A draft copy of the
agreement, obtained by The News Review of Roseburg, says the project will go
forward as planned, but with about $1 million less in state funding. The deal
allows CORP to reduce the scope of the project, rather than have to pay more
out of its own money. CORP had agreed to pay 20 percent of the original project
Tracks have been delivered and the rail yard site is graded, Williams said. Once the state receives the invoices, CORP will have eight months to finish the work.
"We should be able to get it done quicker than that," he said.
CORP has been waiting for state funds since September 2007, about the time the railroad closed its Coos Bay line citing tunnel safety concerns.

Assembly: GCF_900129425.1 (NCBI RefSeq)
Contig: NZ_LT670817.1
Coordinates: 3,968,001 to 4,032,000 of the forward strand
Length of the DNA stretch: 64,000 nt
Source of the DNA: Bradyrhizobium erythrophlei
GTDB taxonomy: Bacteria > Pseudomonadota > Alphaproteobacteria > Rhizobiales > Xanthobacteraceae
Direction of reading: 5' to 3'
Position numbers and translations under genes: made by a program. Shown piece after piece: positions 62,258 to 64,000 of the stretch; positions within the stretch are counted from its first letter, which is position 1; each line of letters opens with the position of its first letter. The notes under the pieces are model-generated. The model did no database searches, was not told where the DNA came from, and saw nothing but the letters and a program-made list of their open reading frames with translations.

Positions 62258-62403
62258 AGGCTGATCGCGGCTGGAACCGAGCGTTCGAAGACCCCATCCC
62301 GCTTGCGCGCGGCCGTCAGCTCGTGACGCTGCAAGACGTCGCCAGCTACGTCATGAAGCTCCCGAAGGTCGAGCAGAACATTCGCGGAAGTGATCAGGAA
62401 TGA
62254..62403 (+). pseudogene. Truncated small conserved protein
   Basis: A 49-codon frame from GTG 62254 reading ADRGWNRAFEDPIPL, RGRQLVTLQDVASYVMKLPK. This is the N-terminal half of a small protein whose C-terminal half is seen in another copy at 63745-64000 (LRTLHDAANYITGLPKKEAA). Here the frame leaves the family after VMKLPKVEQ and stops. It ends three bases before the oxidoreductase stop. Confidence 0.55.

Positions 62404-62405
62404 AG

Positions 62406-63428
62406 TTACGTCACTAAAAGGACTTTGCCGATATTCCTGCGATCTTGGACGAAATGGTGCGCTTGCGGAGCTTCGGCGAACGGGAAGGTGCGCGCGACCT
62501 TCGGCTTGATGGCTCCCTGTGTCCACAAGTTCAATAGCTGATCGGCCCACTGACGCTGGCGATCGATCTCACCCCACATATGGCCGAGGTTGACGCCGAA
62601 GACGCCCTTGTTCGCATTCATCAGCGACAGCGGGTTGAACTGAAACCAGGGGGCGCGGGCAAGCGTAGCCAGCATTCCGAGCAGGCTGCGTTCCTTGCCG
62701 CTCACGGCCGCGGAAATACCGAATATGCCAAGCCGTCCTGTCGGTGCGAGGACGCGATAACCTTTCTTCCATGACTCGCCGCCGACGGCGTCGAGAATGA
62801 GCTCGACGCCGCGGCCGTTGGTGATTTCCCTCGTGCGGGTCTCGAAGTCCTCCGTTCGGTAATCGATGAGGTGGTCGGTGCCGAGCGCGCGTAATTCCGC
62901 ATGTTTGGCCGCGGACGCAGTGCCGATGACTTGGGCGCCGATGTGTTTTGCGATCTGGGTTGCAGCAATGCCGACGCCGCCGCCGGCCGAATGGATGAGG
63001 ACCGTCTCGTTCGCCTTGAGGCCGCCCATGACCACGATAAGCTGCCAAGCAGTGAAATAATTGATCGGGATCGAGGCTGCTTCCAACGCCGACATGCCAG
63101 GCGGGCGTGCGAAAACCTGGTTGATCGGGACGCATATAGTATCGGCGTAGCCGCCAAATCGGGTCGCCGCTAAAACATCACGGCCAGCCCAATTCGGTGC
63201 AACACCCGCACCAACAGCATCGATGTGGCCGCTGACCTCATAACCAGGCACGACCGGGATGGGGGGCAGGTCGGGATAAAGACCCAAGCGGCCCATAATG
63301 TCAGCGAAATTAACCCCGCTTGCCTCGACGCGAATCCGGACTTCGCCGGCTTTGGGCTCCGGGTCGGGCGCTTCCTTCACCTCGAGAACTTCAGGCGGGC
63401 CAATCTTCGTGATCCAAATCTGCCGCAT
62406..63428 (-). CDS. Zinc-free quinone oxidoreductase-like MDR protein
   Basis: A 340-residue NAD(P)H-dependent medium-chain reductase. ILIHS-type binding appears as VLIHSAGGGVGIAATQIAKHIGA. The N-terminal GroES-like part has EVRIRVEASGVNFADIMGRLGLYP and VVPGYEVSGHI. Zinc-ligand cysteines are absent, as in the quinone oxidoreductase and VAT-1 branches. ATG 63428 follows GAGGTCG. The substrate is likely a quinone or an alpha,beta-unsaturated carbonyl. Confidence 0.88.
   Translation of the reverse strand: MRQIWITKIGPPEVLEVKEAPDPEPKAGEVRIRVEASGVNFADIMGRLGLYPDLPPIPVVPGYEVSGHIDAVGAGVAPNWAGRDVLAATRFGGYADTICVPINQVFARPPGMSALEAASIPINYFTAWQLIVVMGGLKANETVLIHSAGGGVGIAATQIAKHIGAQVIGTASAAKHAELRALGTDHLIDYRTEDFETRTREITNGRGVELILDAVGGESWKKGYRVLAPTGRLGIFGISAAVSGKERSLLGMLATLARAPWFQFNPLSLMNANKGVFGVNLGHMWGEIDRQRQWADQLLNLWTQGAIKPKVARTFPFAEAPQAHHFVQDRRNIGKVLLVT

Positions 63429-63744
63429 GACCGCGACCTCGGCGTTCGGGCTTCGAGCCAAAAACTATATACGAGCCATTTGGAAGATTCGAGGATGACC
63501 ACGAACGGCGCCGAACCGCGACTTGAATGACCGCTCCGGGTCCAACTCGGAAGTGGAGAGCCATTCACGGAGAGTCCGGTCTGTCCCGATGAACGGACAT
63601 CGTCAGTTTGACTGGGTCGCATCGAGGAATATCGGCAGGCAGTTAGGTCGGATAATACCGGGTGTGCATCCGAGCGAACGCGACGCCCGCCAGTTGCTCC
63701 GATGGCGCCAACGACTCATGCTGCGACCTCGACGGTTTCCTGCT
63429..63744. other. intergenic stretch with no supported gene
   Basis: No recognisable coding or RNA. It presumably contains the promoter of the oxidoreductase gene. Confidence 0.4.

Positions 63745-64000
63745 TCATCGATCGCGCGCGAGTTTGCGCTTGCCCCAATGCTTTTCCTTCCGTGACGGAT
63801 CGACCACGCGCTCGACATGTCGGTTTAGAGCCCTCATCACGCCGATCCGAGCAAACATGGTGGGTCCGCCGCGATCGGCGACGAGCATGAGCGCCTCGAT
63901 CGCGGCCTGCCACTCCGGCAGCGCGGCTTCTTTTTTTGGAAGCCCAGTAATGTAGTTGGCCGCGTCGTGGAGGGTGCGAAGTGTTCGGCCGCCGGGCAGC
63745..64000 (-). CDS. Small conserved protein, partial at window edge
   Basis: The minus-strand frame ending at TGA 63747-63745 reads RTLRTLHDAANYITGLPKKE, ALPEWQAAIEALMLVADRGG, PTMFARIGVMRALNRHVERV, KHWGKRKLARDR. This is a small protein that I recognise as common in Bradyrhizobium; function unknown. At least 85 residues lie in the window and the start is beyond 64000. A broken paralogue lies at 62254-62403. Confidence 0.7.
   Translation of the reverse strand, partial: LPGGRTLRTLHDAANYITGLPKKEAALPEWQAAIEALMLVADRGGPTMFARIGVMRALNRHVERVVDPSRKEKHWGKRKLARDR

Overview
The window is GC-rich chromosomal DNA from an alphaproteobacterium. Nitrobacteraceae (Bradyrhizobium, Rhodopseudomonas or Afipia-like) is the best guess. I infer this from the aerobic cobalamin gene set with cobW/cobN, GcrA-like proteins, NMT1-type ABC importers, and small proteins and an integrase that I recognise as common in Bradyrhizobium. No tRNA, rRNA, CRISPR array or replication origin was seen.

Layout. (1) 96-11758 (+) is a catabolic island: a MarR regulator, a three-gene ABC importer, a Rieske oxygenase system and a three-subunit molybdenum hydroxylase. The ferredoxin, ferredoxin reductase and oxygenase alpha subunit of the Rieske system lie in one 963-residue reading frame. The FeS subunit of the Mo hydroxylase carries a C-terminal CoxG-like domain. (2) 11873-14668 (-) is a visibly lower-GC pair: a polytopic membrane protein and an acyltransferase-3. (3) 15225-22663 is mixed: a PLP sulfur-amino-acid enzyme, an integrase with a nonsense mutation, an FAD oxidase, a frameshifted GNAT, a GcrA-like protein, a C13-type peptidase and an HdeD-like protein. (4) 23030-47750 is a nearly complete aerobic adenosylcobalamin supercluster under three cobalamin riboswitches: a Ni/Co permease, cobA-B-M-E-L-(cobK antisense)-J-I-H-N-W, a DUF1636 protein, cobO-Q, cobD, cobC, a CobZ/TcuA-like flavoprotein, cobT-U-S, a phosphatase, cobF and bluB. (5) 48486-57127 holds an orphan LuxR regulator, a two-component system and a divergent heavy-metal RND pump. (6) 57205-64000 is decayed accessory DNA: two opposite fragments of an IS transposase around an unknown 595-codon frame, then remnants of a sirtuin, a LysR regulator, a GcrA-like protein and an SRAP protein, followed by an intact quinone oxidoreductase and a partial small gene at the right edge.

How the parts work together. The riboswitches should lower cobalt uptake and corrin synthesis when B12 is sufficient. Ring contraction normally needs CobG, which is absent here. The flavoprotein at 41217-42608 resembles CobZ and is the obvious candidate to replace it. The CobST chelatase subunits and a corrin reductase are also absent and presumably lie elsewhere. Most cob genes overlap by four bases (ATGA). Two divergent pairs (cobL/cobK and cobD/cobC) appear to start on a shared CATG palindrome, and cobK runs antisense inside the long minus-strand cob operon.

The Roseburg-based railroad sued the Oregon Transportation Commission, claiming ODOT's decision to hold up a $7.7-million grant was retaliation for the Coos Bay rail line's closure. The state argued the grant was for a project that was supposed to improve the entire railroad system, including the Coos Bay line.
A Douglas County judge had started interviewing jurors for a trial when the two sides said they had a tentative deal.
Patrick Cooney, a spokesman for the Oregon Transportation Commission, said he couldn't comment about the deal until his boss signs the agreement. He estimated it would be finalized next week.
CORP has operated a switching yard in downtown Roseburg that has been plagued by traffic tie-ups. The new yard is expected to provide relief from those problems.